Office Depot bowed to its largest common shareholder and agreed to oust two board members to make room for three Starboard Value representatives.
The management challenge was playing out amid merger negotiations to bring together Office Depot (NYSE, ODP $4.01) and OfficeMax (NYSE: OMX, $10.32) to form a company better able to compete against office supply superstore industry leader Staples and online competitors like Amazon. Share prices for both companies are down about 5 percent in morning trading.
Office Depot CEO Neil Austrian acknowledged after Wednesday’s annual shareholders meeting that many votes were going to New York hedge fund Starboard Value, causing the Boca Raton-based office supply superstore chain to give in to the activist shareholders demands. Starboard Value sponsored a challenge ballot of board directors.
Ultimately, Office Depot directors Marsha Evans and Scott Hedrick agreed to step down Thursday. The 10-member board will be expanded to 11 members and Starboard Value nominees Jeffrey Smith, the hedge fund CEO, Joseph Vassalluzzo and Cynthia Jamison will be appointed.
Charles Elson, director of the Weinberg Center for Corporate Governance at University of Delaware said that is a classic move.
“If the dissidents’ vote look to be high enough, they’ll typically settle,” he said. And the alternative views can be beneficial to the company, he said.
Both Austrian and Smith said the two sides are now serving together for the good of all shareholders.
“The board and the people on the board are going to work very well together,” Smith said after the shareholders meeting.
Potentially, the company weakened itself as it heads into the final stretch of merger negotations.
While the merger is posed as a joining of equals, Office Depot will have two of five members of the joint board who came in with their own gameplan. And Austrian will not be heading the company, by his own admission.
“I took myself out of the running a long time ago,” said the man who will be 74 soon and stepped into his current role after an interim gig. Austrian said he is unwilling to make the five-year commitment he thinks the new leader will need to establish the joint company.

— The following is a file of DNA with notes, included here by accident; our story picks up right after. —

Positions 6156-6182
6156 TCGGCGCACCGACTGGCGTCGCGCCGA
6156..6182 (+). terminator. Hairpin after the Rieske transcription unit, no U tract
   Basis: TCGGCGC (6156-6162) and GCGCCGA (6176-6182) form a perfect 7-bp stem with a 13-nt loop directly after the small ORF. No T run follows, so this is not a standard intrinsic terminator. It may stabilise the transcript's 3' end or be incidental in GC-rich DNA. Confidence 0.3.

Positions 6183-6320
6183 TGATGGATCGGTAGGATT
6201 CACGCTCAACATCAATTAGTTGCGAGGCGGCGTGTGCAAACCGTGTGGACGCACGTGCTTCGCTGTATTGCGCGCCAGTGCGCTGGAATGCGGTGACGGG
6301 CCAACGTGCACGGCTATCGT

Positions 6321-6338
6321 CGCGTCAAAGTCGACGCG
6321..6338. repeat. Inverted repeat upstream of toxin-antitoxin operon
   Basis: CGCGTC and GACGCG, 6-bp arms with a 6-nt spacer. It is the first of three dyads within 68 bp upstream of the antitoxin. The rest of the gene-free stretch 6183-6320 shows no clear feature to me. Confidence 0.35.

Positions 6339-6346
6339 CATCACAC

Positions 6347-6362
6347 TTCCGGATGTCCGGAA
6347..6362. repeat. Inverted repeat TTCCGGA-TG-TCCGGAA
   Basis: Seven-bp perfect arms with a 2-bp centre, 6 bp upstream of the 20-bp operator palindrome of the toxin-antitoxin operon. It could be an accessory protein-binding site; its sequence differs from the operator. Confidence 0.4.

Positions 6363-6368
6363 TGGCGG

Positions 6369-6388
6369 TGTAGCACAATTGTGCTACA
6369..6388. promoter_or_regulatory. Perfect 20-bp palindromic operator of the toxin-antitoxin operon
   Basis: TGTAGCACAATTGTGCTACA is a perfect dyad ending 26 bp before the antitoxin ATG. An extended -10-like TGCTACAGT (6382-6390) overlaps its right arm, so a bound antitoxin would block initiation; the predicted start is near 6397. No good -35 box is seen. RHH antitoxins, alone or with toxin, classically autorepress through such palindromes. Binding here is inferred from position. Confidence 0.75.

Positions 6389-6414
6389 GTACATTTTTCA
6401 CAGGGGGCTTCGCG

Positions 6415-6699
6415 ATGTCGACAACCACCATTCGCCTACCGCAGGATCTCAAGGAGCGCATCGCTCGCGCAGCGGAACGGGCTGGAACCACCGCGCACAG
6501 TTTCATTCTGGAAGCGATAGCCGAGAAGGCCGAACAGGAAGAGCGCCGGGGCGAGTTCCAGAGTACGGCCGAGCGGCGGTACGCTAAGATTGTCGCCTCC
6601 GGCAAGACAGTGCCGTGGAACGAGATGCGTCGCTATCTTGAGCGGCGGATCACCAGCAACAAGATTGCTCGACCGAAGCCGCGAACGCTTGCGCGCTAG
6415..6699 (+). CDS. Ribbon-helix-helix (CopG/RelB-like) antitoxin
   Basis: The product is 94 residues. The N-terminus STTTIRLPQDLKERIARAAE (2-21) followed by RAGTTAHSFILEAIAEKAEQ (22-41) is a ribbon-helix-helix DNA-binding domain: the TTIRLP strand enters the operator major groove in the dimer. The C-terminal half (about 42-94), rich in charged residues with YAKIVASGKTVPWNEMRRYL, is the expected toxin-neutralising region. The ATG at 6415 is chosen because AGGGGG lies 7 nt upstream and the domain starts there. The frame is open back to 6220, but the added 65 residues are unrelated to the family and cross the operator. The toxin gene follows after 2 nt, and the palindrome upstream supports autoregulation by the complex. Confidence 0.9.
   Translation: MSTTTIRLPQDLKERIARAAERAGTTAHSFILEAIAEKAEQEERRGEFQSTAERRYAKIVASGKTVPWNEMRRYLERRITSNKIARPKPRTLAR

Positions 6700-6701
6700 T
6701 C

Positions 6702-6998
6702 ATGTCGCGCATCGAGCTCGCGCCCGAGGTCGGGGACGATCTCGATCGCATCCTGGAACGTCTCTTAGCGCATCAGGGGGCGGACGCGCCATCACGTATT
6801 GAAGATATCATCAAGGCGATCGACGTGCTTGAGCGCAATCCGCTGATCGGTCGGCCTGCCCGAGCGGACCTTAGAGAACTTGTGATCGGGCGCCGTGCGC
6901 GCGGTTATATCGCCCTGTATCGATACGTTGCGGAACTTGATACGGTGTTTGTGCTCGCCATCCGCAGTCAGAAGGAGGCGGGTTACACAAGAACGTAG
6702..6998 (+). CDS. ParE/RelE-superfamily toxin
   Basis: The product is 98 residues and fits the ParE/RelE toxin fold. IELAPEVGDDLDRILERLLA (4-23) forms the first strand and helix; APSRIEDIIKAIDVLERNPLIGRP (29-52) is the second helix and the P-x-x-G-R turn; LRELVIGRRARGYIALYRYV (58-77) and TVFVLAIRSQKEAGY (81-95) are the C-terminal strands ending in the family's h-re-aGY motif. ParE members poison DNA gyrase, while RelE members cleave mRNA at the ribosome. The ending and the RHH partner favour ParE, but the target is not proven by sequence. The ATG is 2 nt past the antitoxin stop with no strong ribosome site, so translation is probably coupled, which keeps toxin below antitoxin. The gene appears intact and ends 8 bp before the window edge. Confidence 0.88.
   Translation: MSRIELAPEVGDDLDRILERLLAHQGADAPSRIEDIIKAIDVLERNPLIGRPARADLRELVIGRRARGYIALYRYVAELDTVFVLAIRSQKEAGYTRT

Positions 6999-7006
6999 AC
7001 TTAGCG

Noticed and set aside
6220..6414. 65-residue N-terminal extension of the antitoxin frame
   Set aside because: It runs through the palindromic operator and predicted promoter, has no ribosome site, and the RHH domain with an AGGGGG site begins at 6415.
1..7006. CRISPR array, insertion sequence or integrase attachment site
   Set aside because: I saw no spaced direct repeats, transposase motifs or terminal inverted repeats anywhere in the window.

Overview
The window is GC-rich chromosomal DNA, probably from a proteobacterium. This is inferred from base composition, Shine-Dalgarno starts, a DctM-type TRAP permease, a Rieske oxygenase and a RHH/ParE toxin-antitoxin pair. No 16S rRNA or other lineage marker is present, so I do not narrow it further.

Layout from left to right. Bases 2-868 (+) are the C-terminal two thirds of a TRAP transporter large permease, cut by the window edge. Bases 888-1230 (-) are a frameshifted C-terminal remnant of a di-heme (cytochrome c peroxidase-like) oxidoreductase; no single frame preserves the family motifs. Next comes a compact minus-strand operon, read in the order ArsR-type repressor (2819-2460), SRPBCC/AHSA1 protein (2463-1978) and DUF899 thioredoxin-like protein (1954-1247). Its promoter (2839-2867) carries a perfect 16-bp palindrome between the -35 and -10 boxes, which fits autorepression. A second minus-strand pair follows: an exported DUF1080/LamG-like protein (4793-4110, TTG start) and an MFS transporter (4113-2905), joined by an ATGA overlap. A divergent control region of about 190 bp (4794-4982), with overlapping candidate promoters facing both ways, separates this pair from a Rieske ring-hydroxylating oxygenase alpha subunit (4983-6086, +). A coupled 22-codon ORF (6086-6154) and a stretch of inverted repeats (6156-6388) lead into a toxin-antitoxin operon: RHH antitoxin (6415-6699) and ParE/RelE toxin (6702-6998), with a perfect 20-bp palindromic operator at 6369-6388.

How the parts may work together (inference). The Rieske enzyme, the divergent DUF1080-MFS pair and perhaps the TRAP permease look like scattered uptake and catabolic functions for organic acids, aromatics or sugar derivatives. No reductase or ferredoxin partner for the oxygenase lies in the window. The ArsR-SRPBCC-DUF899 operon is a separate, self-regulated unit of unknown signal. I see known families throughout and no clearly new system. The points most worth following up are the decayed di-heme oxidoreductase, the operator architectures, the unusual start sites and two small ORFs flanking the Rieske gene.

The selection committee, which will now include Vassalluzzo, has said it is down to five finalists and will make a decision by September.
While OfficeMax is giving up its stock in exchange for Office Depot stock — getting 2.69 shares in return for each one — ISS Proxy Advisory Services points out that OfficeMax appears to have had the upper hand as the merger was laid out. Office Depot wanted a cash deal, but agreed to the stock swap, and it wanted to name a CEO before closing the deal, but bowed to OfficeMax’s desire to wait, the advisory company said in its analysis.
ISS and advisory firm Glass, Lewis & co. recommended shareholders vote for the three nominees Starboard Value that will now be on the board. Technically, Starboard Value pulled its dissident ballot Wednesday morning and voted its shares for the company-sponsored proxy.
Meanwhile, time is limited for economic development leaders.
Austrian said the company is talking to Enterprise Florida and he has met with Gov. Rick Scott, who clearly want the joint company to remain in Florida. Local economic development leaders said they will come with a competitive offer, but lawmakers in Illinois where OfficeMax is located have also been active.
Both the headquarters location and company name will be determined after — and it’s still an if — the merger is approved by the Federal Trade Commission. But that could come as early as mid-October, as the company has mostly submitted its responses to regulators’ questions and has a few more depositions to wrap up.
Starboard’s Smith said where the headquarters is located will depend on the benefits and costs. He said Wednesday he had “no presdisposition.” At least one of his board nominees, Joseph Vassalluzzo, may be a secret weapon for Palm Beach County.
The former Staples executive lives in Boca Raton. He worked at Staples in the mid-1990s when merger negotations with Office Depot were derailed by the Federal Trade Commission. The industry at that time was accelerating like a “rocket ship,” Vassaluzzo said. Now “it’s a much different environment and much different climate.”
The merger will offer “tremendous synergies” that can make the new company profitable.
Office Depot has reported a loss for the past five quarters, though it has slowed the leaks by downsizing stores and increasing use of high-margin services such as copying and printing.
While there are many details to settle, Wednesday’s annual shareholders meeting could have been the company’s last.
At the close of the meeting, Austrian said, “We look forward to next year having a new combined company that will be very successful.”